1 ACCEPTED SOLUTION
HotChilli
Super User
Super User

Pivot the demographic column (demographic values in the Values section) and "Don't aggregate" under Advanced.

I think that's what your after.

Let me know.

View solution in original post

4 REPLIES 4
HotChilli
Super User
Super User

Apologies for the late reply.  I try not to worry too much about performance until it becomes an issue.  If you follow good practice for designing the model (bearing in mind the user requirements) i.e. get the granularity of the fact tables right, create a star schema with dimension tables to slice and dice the data, you can't go far wrong.

I think the main issue you face at this stage is this part "want to keep their options open".  The ideal of presenting a dataset which is a utopia for users is a bit of a pipedream. So try to get a few examples of what they want to do (even if they want to replicate existing reports).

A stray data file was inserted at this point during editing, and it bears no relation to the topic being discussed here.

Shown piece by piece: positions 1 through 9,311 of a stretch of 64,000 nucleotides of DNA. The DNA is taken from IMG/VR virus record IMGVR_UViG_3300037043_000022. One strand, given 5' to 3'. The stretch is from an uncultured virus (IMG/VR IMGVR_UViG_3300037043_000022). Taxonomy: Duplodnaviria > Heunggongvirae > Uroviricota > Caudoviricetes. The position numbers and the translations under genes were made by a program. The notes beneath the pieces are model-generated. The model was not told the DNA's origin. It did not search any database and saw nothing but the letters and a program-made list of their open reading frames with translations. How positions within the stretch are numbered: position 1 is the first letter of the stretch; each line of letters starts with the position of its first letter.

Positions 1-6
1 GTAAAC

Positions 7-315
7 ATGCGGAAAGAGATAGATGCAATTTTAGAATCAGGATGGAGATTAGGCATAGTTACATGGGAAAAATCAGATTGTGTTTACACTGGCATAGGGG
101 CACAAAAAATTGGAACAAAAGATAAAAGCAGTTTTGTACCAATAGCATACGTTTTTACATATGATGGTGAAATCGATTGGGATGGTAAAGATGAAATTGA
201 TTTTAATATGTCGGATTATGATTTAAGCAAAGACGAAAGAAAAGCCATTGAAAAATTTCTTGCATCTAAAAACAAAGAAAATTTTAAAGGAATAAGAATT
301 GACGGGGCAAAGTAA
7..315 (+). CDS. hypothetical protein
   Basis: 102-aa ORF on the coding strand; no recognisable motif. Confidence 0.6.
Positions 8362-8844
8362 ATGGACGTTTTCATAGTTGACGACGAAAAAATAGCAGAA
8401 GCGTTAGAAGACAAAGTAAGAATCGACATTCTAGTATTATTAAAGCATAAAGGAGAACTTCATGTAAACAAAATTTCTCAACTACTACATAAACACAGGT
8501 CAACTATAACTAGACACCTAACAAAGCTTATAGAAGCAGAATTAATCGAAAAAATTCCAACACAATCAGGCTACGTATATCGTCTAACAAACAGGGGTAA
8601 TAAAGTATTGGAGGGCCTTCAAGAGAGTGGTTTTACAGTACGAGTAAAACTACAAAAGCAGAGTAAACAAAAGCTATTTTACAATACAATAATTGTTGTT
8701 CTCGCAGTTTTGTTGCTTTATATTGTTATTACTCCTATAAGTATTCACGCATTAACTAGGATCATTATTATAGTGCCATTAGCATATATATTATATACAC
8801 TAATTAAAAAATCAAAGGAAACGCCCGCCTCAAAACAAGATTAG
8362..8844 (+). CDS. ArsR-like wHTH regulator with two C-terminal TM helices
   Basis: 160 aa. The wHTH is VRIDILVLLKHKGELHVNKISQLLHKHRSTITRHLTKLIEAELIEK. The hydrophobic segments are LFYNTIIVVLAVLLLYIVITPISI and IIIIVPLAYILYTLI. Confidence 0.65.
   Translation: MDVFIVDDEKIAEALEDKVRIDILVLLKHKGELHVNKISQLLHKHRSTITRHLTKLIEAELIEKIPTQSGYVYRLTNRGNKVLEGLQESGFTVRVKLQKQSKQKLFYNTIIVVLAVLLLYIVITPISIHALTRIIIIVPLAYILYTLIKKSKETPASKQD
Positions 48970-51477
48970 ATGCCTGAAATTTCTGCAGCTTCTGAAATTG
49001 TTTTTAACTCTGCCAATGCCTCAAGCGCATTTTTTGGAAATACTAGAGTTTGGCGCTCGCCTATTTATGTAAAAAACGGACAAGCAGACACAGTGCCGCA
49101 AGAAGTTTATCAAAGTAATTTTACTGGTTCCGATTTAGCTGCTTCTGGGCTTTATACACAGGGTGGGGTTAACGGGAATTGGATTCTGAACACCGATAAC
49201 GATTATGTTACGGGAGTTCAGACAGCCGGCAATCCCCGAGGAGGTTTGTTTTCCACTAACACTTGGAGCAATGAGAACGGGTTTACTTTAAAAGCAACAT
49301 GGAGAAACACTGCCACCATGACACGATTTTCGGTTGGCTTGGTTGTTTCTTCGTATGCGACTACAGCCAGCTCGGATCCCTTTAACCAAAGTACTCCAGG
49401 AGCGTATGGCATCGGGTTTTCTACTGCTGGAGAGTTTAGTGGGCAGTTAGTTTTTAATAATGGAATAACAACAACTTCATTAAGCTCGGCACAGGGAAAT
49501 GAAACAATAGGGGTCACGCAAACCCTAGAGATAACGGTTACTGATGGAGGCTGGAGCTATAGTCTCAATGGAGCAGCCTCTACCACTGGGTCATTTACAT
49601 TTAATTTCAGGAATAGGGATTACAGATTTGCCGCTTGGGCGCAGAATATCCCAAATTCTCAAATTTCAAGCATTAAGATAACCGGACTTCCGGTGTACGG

Good luck.

wdx223_Daniel
Super User
Super User

NewStep= Table.Pivot(PreviousStepName,List.Distinct(PreviousStepName[Demographic]),"Demographic","Demographic Value",each _{0}?)

HotChilli
Super User
Super User

Pivot the demographic column (demographic values in the Values section) and "Don't aggregate" under Advanced.

I think that's what your after.

Let me know.

Thanks HotChilli! (and Daniel as well. Ultimately the command is doing the same thing),

 

That's exactly what I needed. Can't show you the entirety of the end result, but here's a snippet: 

Theycallmesnack_1-1656687055020.png

 

That leaves me with a quick f/u question that's much lower stakes :-):